How big is a bush rat?

The bush rat is around 4.7-8.3 in (12-21 cm) in length. They are bigger in size as compared to kangaroo rats. However, they are smaller compared to woodrats.

How fast can a bush rat run?

The exact information on how fast they can run is not available for this species.

How much does a bush rat weigh?

The weight of this rat varies between 2.3-7.9 oz (65-225 g), this makes them significantly lighter than the nutria rat, which has a weight of 11-22 lb (5-10 kg).

What are the male and female names of the species?

The male of the species is called a buck. The female of the species is called a doe.

What would you call a baby bush rat?

A baby bush rat is called a pup or a kit.

What do they eat?

Bush rats are omnivores. They feed on insects, arthropods, fungi, seeds, and other plant material. They are known to feed on nectar without damaging the blossoming buds.

The bush rats can also be called fungivores as they feed on fungi. Also, the feeding habits differ according to the environment and the climate.

In winter, the bush rats feed on cyperaceous species of a particular variety. In summer, seeds, arthropods, insects are the main source of food. When inhabiting a dense forest, the bush rats feed on fungi and plant material.

Are they dangerous?

Bush rats are not notorious agricultural pests. However, they can carry airborne diseases such as leptospirosis.

Would they make a good pet?

Ideally, rats do not make for good pets. Thus, while it is not known how great pets bush rats might be, it is generally recommended that they not be kept as pets.

Did you know...

A group of bush rats has many names. It is called mischief, horde, swarm, plague, colony, or pack.

The genus species is further divided into the R. fuscipes fuscipes, the R. fuscipes greyii, and the Rattus fuscipes assimilis. The geographical distribution of these subspecies varies from one another.

Feral cats and red foxes hunt these animals.

A fire in a forest destroys the undergrowth and makes these rats even more vulnerable.

Removing food and water sources is an effective way to keep rats at bay. The species is listed under Queensland (Nature Conservation Act 1992). It is classified as of Least Concern.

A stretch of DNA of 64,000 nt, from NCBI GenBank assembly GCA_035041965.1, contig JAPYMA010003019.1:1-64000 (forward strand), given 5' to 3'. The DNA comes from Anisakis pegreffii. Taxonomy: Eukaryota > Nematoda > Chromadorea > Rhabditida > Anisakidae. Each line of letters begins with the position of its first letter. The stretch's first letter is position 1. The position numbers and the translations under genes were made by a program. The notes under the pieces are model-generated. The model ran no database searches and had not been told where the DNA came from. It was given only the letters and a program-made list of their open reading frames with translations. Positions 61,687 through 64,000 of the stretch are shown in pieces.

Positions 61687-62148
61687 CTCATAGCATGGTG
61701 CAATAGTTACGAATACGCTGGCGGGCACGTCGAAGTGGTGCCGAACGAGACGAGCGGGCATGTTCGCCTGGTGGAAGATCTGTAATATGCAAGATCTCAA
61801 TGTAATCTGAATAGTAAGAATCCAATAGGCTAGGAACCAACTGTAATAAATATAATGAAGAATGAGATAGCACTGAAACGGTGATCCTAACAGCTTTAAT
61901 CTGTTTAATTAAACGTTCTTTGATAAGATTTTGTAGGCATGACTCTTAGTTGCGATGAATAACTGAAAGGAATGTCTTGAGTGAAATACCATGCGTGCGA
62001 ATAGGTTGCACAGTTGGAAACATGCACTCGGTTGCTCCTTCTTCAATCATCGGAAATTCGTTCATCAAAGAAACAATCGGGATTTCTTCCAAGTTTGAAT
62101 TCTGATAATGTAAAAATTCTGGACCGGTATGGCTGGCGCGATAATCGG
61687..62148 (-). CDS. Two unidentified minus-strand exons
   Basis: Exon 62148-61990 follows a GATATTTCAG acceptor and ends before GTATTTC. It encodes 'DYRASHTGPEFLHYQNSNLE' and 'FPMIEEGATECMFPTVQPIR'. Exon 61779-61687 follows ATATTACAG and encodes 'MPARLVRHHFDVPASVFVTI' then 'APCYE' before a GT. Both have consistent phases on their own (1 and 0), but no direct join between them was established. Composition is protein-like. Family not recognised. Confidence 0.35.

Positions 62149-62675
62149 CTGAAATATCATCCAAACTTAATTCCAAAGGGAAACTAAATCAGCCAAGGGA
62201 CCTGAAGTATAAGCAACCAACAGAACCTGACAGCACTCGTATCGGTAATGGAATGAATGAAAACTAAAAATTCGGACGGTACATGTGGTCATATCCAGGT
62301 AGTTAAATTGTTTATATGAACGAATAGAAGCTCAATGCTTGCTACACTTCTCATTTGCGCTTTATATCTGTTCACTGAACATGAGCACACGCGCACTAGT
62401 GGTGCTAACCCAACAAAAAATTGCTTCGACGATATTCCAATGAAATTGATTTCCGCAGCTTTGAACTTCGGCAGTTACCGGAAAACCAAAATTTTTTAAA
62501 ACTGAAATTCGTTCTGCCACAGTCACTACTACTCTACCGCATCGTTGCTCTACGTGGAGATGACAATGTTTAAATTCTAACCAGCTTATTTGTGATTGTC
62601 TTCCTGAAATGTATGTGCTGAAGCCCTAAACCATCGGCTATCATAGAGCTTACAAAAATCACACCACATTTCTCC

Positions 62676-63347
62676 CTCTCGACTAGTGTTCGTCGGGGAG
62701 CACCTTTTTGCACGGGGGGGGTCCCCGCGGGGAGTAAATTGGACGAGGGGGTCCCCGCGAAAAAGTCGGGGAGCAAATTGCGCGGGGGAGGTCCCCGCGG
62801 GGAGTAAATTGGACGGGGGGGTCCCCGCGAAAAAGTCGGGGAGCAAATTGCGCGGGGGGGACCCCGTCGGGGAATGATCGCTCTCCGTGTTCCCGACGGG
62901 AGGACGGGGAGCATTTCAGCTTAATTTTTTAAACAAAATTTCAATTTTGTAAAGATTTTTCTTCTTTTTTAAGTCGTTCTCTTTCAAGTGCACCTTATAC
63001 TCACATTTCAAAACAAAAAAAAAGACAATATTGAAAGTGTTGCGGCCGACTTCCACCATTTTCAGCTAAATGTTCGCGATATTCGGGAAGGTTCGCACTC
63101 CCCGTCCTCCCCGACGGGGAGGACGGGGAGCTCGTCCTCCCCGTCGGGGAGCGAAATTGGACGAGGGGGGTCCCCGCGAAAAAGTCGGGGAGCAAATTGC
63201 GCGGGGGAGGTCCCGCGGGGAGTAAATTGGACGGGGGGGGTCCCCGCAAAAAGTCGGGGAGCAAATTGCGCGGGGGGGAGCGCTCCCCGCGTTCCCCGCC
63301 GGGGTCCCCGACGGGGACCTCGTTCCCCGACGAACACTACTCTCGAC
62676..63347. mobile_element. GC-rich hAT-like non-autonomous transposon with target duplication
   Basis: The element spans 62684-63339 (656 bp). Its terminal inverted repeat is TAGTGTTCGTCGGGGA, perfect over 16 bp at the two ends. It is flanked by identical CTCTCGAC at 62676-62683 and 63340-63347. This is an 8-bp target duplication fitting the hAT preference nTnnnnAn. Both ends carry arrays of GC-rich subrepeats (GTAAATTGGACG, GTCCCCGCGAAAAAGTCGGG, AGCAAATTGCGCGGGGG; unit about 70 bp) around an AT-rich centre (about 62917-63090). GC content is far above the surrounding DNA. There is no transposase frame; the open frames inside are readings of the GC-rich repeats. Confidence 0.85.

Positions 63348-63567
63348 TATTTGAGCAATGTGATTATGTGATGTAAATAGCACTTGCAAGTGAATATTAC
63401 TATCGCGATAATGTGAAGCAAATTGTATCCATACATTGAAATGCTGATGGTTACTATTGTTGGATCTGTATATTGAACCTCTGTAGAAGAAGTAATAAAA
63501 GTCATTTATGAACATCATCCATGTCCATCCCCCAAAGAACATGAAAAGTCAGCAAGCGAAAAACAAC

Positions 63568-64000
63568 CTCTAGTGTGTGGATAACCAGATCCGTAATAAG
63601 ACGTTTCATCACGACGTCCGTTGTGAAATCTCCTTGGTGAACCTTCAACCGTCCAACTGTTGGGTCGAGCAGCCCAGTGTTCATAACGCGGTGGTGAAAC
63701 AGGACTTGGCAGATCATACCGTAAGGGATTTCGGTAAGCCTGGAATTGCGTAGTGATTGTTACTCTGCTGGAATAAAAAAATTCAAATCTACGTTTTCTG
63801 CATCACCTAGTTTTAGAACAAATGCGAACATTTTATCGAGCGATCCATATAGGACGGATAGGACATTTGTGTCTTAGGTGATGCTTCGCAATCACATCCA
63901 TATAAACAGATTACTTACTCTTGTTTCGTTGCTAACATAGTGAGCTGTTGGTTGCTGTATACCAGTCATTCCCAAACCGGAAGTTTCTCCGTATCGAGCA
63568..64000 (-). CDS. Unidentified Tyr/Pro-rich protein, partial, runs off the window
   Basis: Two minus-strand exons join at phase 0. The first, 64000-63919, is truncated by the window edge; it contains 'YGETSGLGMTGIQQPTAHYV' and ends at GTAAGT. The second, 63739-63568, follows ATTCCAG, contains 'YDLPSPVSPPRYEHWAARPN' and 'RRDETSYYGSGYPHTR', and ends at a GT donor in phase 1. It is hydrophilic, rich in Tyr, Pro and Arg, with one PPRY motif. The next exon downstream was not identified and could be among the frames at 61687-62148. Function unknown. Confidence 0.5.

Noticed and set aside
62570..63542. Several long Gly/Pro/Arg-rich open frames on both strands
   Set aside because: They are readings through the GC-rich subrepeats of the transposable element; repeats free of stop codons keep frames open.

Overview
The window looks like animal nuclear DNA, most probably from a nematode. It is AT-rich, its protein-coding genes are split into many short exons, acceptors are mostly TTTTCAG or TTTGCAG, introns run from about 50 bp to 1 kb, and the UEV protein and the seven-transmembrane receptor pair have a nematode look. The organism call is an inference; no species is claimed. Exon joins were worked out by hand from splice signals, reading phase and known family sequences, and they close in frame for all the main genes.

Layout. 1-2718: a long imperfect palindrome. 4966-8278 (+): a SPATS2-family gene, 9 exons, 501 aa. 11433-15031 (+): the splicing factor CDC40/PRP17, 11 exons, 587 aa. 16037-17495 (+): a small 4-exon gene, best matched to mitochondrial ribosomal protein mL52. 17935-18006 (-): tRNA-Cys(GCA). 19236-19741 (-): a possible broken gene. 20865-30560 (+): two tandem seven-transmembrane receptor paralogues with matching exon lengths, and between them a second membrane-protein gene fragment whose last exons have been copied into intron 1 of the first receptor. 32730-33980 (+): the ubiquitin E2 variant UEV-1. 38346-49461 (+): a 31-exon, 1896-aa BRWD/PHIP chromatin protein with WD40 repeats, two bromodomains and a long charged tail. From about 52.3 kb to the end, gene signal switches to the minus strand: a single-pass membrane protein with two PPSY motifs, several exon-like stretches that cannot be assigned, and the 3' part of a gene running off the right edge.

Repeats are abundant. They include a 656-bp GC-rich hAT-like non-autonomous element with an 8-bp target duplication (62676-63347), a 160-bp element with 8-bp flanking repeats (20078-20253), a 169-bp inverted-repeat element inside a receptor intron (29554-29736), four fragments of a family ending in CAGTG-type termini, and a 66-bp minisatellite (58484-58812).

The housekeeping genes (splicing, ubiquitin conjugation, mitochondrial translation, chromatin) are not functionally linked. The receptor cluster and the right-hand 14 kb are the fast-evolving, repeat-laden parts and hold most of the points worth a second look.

Black rats (Rattus rattus), brown rats (Rattus norvegicus), and bush rats are similar species.

Bush rat vs black rat: The bush rat is chubbier, whereas, the black rat is more slender. Also, the length of the tail in the black rat is more. The black rat is the rat that people in Australia encounter more in their homes. Bush rats are skittish and not as bold as black rats.

A bush rat has a unique bushy tail. Its tail is 4-7.7 in (10-19.6 cm) long. This is also one of the differences between a rat and a bush rat.

What is the life cycle of a bush rat?

The average lifecycle of these rats is about 18 months. They do not live to undergo a second breeding cycle. The gestation period is of a few days. Bush rats become reproductively mature at the age of four months. The females have about five litters in a year.

How to catch a bushy-tailed bush rat?

To catch a bushy-tailed bush rat you can always set up a bait using food items like biscuits.

Here at Kidadl, we have carefully created lots of interesting family-friendly animal facts for everyone to discover! Learn more about some other mammals from our gray rat facts, or roof rat facts pages.

You can even occupy yourself at home by coloring in one of our free printable rat coloring pages.


Second image by Greg Schechter from San Francisco, USA

We Want Your Photos!
We Want Your Photos!

We Want Your Photos!

Do you have a photo you are happy to share that would improve this article?
Email your photos

More for You

See All

Written by Georgia Stone

Bachelor of Arts specializing in French with Film Studies, Bachelor of Arts (Year Abroad) specializing in Literature, History, Language, Media, and Art

Georgia Stone picture

Georgia StoneBachelor of Arts specializing in French with Film Studies, Bachelor of Arts (Year Abroad) specializing in Literature, History, Language, Media, and Art

Georgia is an experienced Content Manager with a degree in French and Film Studies from King's College London and Bachelors degree from Université Paris-Sorbonne. Her passion for exploring the world and experiencing different cultures was sparked during her childhood in Switzerland and her year abroad in Paris. In her spare time, Georgia enjoys using London's excellent travel connections to explore further afield.

Read full bio >